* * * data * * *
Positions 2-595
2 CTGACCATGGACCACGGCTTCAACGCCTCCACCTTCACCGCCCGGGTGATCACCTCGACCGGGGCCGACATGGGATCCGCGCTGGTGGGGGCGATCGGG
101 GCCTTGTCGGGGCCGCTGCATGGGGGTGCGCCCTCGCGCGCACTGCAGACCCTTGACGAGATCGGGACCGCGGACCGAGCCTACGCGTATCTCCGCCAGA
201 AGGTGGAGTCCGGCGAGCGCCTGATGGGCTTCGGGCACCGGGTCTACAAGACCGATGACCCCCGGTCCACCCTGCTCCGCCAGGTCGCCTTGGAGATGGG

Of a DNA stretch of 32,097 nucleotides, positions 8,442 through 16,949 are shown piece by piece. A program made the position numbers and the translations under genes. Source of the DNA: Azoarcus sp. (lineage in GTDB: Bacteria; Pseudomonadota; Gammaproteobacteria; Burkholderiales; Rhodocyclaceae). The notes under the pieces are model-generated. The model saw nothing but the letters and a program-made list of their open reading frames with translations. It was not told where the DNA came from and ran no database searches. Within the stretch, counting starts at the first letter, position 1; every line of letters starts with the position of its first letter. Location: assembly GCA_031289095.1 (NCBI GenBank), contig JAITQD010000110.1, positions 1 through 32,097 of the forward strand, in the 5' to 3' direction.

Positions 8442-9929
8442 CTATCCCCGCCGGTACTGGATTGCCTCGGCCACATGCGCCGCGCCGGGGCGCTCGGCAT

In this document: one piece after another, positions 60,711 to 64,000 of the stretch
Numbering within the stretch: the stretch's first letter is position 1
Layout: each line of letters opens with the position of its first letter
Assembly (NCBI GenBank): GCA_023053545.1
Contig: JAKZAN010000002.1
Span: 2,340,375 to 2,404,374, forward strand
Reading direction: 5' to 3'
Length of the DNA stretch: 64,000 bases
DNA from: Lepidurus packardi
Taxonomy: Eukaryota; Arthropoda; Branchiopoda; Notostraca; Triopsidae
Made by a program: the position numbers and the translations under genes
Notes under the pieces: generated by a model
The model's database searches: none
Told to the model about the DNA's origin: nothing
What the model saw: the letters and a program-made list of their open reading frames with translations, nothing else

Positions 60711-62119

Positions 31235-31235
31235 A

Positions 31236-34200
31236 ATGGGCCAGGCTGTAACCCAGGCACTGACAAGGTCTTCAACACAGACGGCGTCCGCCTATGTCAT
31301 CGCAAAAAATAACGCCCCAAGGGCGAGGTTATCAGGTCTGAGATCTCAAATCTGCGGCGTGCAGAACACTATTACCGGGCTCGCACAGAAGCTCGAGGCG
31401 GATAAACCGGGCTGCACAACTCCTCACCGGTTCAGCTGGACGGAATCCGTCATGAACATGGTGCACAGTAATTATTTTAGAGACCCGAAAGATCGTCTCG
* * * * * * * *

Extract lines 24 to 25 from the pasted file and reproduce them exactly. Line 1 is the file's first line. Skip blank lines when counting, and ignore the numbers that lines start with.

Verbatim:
Positions 31235-31235
31235 A